Reflections from the heart

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Many days mummy would leave me and go away, I had no keys and so I wandered the streets. I was living a life not fit for an animal.  I didn’t complain, although I didn’t know any better. My life didn’t feel right.  I was entrusted into a life of abuse from I came to England.

I grew up knowing life  for a girl child was being abused, allowing men to use your body for pleasure or to go toilet inside..

I grew up, depending on what I learnt in story books, although I started off as an intelligent child at age seven.  The constant abuse had turned me into a vegetative state, where learning was doing.  I copied information from books, and my favorite pastime was always reading.

I never knew what I was capable of, or my worth as I had never been given praises.  I did not grow in a life where, one had a mum or dad sisters or brother, that would teach you about life. There were no hugs, no kisses, no I LOVE you. As a result I rejected the closeness, the hugs even from my children.   Life at home was empty, life in the street was empty, life with my babies were empty.  I just existed. Although I had an aunt and uncle in this country, and my cousins, (previous posts), once I left home.  There was no contact.

I  spent most of my time on the street , running from pillar to post, trying to survive.  I also spent some time with children  I knew at school, I wouldn’t call them friends but, they kept me warm underneath their beds. Scared that I would be found and sent home. I heard when they were called for dinner before bed and sounds of laughter from downstairs as well as the clanging of the cutlery on the dishes as they ate their meal. This time mum and dad were oblivious to the child under the bed.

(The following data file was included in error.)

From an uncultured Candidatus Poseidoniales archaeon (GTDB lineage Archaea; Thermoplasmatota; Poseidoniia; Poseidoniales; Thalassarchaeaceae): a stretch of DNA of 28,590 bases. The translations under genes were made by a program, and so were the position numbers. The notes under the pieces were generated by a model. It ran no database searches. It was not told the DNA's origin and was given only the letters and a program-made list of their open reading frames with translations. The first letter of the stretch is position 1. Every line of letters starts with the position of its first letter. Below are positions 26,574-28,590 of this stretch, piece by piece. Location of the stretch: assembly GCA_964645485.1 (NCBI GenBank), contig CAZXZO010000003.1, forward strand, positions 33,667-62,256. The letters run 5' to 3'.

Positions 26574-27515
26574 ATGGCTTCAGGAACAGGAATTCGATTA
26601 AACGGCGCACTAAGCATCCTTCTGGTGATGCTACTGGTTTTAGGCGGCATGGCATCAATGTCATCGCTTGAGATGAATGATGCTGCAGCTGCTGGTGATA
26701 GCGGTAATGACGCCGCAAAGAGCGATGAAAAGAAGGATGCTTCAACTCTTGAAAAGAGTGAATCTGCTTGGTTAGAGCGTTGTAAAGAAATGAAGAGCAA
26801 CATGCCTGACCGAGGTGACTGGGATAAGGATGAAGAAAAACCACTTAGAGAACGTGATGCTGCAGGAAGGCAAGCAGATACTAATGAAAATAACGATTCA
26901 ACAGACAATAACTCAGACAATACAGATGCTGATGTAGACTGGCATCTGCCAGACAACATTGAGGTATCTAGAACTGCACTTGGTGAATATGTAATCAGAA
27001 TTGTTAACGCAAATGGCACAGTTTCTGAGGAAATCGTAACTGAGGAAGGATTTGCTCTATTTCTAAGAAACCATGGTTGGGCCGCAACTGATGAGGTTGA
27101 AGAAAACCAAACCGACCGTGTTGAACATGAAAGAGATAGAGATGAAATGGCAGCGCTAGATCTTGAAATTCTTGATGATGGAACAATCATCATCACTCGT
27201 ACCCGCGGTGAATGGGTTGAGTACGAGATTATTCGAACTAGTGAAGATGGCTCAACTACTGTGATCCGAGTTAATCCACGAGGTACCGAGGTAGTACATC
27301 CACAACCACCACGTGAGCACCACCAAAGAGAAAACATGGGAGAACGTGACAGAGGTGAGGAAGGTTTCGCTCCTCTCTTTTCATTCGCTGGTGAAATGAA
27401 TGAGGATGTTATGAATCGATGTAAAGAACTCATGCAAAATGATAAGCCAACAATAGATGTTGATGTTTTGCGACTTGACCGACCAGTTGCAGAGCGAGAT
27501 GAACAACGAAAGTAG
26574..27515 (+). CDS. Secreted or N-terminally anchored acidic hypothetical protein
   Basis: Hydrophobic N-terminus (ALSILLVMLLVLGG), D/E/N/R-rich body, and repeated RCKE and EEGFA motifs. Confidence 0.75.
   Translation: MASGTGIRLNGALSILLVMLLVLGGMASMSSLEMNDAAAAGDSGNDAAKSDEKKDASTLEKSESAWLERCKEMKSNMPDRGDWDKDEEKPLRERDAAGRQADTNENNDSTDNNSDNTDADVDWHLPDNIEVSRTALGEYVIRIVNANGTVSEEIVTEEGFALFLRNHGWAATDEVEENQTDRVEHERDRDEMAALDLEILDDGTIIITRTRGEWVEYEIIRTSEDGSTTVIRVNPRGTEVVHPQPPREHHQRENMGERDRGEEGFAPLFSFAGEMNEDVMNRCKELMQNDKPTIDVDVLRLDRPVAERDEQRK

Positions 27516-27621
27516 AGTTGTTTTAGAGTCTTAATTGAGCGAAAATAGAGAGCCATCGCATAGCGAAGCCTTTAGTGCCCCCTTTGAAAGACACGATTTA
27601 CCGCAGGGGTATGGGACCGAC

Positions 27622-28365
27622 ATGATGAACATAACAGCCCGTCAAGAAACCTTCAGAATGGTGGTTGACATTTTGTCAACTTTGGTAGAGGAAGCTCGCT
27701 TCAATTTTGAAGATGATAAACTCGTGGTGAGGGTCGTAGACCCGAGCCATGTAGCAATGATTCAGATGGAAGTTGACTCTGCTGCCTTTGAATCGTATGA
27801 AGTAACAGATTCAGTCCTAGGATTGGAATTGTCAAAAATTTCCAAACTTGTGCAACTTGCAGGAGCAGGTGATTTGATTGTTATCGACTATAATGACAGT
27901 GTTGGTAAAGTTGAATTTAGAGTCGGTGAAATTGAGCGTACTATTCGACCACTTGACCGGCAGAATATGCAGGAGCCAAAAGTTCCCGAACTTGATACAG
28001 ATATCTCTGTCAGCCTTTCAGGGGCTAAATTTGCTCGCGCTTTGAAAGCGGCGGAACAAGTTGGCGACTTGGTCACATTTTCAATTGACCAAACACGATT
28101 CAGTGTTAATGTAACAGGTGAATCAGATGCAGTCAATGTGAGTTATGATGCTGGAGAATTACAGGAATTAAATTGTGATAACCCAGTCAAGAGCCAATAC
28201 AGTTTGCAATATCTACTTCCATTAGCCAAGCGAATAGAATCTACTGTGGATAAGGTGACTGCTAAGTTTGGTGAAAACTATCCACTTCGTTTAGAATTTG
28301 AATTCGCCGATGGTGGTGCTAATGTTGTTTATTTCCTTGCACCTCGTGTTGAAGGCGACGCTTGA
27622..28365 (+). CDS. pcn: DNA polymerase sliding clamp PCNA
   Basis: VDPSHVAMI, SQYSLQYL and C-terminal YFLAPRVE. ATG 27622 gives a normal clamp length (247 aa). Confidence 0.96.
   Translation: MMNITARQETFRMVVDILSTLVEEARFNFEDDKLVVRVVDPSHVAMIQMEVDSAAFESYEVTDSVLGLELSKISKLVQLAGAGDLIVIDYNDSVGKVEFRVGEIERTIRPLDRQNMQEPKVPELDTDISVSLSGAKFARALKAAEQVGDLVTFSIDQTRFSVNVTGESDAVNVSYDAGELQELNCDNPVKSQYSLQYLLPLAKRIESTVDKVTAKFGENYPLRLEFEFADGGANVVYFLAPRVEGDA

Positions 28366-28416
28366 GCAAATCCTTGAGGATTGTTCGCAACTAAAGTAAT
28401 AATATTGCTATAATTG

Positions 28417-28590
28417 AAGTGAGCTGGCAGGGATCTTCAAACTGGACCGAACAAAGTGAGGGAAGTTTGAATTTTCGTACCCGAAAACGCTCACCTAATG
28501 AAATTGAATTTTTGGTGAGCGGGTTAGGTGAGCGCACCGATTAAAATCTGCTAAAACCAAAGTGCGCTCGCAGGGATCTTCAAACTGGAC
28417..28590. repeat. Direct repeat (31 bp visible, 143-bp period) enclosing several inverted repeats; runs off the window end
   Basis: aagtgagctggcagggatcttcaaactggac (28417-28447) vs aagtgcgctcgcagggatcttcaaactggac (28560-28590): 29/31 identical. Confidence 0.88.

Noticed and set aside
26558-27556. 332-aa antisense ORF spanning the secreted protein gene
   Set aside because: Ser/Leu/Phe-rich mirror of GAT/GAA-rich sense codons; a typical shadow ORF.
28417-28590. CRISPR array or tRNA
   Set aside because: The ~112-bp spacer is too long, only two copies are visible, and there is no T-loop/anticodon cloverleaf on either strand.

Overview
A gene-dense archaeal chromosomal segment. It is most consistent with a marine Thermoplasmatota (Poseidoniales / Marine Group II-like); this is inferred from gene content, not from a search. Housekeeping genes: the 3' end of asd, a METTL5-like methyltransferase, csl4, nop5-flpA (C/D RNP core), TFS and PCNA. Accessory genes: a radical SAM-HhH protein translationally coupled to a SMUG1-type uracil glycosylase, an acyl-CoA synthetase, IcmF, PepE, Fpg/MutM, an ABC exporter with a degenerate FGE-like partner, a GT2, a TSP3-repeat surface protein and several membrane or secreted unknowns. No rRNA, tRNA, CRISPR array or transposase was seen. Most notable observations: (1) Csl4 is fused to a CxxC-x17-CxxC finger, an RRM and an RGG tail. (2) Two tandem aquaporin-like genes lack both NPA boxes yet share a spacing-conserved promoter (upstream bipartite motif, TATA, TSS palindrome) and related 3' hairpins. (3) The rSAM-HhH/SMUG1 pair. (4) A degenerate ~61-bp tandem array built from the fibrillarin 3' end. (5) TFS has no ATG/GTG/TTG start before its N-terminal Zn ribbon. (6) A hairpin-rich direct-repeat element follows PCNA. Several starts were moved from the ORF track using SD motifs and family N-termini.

I recall, I was hiding with a large family on Mortimer rd, in Kensal rise. (London Town)  During the nights I would also  sleep under their beds, I recall the stench from urine, and the squalor, but I was so hungry to belong.  I remember thinking that I wanted to have the  chance to lie in my own sisters urine, because at least I would have had a sister.  Sadly no one came looking for me, as there was no one to come. In fact my life was non existent.

Another time, I was laying under the bed, I saw a book, it was the best book I ever saw. It was a large chunky book like an encyclopaedia.  It had bedtime stories and poems, and crosswords and proverbs.  “Can I keep this” I asked.  Yes was the reply. My hunger for books allowed me to gain relevent knowledge about the world around me.

life on the streets didn’t matter so much after I had my book, and I read it from cover to cover, and back again, I learnt about pirates, the gingerbread man, Cinderella and snow white and many other fairy tales. Cinderella was my favourite as  I could identify with the story. Thank you father for giving me the gift of reading.

The  chapters have remained in my mind till today. One was a poem.

Time heals all wound they say

and hearts will heal in time

ten months have elapsed

and I still wished you were mine.

As the years went by the above words were all I remember, but nevertheless those words mattered, I wanted my father.

The next page were proverbs.,..

you can never know another’s problems, until the problem is in your own hand.

This was so fitting to my situation, these words in particular followed me to present day, and I would pass this on to my children, although they still don’t know the story behind.